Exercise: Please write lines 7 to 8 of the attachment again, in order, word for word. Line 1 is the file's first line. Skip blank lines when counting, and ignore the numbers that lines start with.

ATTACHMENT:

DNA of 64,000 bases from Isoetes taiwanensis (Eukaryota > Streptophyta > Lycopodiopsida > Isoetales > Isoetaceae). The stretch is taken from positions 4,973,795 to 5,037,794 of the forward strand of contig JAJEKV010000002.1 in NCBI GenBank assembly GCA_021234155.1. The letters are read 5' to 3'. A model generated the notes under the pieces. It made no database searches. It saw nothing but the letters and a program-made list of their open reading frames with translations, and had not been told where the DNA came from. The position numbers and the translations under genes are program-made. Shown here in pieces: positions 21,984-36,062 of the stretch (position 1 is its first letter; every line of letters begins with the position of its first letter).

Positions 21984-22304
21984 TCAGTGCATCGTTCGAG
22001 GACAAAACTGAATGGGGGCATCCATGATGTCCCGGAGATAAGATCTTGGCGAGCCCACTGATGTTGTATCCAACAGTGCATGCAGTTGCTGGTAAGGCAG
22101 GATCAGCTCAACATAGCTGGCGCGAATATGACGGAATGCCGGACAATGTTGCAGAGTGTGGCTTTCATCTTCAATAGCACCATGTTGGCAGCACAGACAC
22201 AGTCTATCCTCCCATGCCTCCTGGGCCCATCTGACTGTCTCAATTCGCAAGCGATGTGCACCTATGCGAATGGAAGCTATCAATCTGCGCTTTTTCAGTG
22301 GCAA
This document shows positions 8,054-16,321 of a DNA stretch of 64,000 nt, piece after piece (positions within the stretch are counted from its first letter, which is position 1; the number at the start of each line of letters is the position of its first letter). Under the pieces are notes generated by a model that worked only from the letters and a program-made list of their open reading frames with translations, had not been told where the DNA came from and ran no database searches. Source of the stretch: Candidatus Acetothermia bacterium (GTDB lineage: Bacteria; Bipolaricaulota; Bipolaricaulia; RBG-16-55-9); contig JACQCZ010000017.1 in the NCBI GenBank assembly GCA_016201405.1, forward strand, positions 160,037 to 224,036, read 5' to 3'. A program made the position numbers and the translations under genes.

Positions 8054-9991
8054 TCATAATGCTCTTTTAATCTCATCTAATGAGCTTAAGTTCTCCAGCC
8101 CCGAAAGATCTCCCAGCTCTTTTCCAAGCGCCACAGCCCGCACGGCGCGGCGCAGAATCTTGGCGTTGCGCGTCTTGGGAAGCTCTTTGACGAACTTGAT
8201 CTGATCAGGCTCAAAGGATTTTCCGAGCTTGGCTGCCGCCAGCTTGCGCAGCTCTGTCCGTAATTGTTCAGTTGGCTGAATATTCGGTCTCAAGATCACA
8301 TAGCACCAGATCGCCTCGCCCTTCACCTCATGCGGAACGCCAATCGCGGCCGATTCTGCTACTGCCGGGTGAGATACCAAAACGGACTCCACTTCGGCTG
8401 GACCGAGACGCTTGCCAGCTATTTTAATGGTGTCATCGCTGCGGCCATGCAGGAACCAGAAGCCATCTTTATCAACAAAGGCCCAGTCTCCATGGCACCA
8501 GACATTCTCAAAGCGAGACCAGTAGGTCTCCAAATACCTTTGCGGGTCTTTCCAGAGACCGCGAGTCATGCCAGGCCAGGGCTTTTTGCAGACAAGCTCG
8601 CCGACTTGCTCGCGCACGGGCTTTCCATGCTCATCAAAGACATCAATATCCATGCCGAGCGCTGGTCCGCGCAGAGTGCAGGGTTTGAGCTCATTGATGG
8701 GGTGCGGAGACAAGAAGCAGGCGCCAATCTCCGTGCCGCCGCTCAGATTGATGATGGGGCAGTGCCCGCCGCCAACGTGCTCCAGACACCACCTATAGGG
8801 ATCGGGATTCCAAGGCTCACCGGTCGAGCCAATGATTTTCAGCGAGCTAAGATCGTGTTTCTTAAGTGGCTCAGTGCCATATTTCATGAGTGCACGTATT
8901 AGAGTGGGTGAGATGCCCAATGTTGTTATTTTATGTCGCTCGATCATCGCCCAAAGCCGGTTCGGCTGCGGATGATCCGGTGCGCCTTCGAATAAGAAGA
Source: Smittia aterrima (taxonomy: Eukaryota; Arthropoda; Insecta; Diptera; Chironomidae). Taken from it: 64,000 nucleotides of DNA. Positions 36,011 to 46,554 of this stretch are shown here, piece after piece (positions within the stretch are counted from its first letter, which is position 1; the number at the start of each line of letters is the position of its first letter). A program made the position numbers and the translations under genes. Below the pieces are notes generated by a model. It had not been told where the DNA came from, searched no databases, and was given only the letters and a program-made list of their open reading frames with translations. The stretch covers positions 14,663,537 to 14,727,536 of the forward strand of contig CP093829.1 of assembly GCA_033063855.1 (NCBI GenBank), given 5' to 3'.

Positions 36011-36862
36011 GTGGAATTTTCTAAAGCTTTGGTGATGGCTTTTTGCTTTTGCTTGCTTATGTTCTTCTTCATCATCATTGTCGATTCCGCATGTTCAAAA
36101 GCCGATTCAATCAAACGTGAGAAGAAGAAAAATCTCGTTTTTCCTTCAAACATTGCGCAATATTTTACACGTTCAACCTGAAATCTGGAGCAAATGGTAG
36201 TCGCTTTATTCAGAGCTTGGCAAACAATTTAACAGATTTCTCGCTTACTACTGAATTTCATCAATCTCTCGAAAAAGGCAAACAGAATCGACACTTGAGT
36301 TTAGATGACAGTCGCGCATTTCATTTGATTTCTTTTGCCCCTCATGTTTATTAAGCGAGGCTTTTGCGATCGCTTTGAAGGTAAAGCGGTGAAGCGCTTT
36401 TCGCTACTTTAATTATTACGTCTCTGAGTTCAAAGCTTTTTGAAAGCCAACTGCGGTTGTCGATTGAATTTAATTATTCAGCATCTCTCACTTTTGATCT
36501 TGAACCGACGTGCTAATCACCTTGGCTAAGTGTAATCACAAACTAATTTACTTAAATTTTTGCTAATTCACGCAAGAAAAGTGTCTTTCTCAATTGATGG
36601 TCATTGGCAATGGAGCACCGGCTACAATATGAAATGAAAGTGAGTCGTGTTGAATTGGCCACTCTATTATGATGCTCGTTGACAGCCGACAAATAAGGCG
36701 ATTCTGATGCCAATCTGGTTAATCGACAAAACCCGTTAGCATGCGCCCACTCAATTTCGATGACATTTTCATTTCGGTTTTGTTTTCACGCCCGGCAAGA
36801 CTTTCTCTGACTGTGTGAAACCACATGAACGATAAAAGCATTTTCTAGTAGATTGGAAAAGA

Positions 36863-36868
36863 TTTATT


22301 GCAA
This document shows positions 8,054-16,321 of a DNA stretch of 64,000 nt, piece after piece (positions within the stretch are counted from its first letter, which is position 1; the number at the start of each line of letters is the position of its first letter). Under the pieces are notes generated by a model that worked only from the letters and a program-made list of their open reading frames with translations, had not been told where the DNA came from and ran no database searches. Source of the stretch: Candidatus Acetothermia bacterium (GTDB lineage: Bacteria; Bipolaricaulota; Bipolaricaulia; RBG-16-55-9); contig JACQCZ010000017.1 in the NCBI GenBank assembly GCA_016201405.1, forward strand, positions 160,037 to 224,036, read 5' to 3'. A program made the position numbers and the translations under genes.